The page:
The consequences of criminal
convictions were spelled out again in Summary Court on Tuesday when a man on
work permit pleaded guilty to consumption and possession of ganja along with
possession of utensils. After Daniel Nelson Barker, 31, entered his pleas,
Chief Magistrate Margaret Ramsay-Hale asked him about himself. He said he was
from the US, was on a work permit as a manager and had been here for two years.
The magistrate asked why he came to
Cayman. He told her he enjoyed the life here — he had come to visit, liked it
and applied for a job.
The magistrate replied, “I can tell
you with certainty your work permit will not be renewed and if you liked living
here you will lose [that right]. Was it worth it?” she asked. Barker said no
and agreed his actions had been a huge error in judgment. He also volunteered
that he had signed up for counselling as a result of the incident.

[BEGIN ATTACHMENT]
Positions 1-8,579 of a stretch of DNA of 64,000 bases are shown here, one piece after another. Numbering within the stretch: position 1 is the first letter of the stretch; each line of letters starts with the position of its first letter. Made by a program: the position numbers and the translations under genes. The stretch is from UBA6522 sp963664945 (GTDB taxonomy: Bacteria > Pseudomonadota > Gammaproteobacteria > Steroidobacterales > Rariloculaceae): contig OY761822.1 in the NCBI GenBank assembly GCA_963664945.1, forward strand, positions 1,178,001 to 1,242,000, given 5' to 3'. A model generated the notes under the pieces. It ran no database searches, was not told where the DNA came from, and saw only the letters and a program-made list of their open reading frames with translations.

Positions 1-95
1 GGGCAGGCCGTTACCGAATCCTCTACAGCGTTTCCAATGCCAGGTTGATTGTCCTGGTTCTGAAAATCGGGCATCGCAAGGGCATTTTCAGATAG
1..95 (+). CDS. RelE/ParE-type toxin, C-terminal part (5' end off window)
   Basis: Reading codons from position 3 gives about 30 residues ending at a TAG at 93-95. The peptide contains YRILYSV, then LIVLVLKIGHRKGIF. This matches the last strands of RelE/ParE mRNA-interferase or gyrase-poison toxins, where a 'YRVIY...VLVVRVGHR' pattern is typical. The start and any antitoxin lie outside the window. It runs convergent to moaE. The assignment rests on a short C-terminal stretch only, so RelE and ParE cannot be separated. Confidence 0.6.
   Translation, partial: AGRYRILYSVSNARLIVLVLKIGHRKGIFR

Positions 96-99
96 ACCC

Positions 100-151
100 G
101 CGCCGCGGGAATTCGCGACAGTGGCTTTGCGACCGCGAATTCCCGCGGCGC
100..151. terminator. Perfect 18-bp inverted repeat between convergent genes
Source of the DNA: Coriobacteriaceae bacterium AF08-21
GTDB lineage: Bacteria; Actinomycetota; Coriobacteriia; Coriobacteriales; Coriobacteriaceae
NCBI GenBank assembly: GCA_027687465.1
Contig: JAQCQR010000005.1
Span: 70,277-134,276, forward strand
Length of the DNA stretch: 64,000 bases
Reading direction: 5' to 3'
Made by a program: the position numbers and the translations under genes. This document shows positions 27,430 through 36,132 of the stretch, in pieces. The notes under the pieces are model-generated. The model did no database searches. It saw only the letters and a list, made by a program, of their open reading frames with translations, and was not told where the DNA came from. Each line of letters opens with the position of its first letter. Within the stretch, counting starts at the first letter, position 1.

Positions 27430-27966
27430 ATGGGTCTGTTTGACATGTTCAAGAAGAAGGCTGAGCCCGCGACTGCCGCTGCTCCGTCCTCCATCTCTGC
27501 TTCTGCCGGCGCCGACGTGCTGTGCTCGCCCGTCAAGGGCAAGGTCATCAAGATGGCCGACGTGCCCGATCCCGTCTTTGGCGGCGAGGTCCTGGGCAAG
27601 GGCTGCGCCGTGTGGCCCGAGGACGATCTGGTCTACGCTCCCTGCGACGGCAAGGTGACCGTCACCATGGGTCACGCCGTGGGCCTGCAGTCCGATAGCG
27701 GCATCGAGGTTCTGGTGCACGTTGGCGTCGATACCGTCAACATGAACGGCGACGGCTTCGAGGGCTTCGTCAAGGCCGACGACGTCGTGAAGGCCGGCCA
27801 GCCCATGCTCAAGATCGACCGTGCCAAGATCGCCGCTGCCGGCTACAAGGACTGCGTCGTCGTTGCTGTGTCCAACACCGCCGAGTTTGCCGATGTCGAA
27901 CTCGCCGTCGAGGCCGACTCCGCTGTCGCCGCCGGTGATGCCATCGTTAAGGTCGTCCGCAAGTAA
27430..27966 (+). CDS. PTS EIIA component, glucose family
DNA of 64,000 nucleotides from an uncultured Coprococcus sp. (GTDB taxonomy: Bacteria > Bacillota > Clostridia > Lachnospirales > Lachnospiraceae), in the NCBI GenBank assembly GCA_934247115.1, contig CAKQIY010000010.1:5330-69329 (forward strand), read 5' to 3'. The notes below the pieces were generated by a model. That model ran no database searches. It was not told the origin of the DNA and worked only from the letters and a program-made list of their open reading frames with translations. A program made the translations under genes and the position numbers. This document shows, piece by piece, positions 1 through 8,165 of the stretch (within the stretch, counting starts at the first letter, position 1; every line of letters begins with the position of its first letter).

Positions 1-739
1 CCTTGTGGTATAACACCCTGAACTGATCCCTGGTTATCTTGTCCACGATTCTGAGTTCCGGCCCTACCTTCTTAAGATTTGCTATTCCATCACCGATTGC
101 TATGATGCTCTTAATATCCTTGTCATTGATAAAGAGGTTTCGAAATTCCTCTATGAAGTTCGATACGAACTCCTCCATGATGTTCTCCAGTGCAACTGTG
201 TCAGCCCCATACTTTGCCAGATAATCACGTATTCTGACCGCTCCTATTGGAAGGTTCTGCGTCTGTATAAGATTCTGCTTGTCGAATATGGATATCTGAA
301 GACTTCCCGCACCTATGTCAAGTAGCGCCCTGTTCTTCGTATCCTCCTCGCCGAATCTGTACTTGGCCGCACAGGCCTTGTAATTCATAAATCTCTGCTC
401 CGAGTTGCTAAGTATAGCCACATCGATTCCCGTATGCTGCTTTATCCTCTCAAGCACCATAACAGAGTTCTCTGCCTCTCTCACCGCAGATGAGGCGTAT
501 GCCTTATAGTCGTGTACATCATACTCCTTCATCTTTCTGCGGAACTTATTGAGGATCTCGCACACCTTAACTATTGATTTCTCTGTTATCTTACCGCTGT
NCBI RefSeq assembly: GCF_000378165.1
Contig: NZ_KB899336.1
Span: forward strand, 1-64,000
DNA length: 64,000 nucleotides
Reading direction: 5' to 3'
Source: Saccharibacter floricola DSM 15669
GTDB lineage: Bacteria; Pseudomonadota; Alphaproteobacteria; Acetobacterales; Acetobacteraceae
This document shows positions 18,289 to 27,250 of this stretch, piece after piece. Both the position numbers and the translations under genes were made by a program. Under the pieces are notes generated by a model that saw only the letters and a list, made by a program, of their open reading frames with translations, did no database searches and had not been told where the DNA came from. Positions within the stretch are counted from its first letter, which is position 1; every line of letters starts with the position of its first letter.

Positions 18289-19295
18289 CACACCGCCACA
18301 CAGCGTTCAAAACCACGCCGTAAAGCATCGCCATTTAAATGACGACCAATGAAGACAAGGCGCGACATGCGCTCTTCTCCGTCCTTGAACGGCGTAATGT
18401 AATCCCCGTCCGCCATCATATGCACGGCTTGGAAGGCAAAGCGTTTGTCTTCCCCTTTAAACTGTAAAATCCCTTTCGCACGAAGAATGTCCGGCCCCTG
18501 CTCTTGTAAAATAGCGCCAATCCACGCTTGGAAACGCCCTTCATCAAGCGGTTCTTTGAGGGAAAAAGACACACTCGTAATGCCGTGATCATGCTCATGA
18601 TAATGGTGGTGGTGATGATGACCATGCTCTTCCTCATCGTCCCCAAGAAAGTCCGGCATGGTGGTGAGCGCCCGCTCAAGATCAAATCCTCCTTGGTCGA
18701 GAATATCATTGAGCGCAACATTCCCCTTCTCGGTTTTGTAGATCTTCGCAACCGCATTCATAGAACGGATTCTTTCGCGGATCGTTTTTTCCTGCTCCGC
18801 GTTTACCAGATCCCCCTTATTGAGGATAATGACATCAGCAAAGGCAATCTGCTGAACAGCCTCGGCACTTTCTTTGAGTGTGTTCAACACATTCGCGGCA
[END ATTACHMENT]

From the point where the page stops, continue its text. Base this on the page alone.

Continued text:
No details were aired in court.
However, the charges reveal that the ganja and utensils were found inside
Barker’s West Bay residence on 15 April. The weight of the ganja was .573 of an
ounce. The utensils used in the consumption of a controlled drug were a vapour
box pipe, a rolling king cigarette roller and a space case grinder.
The magistrate said Barker would
have to bear the costs of all the lab tests as well as pay fines, so his total
penalty was $2,242.
As a result of those findings,
officers would have requested a urine sample for testing. Laboratory certificates
would confirm that the sample was positive for ganja and would also specify the
weight and identity of the vegetable matter.
The magistrate told Barker that the
demand for and supply of illegal drugs has caused enough of a social problem in
Cayman without a foreigner coming here and adding to it. As someone on a work
permit, he should have considered that he was in another man’s country and
“I cannot accept it
was worth destroying your character to get high. You have lost a wonderful opportunity,”
she told him.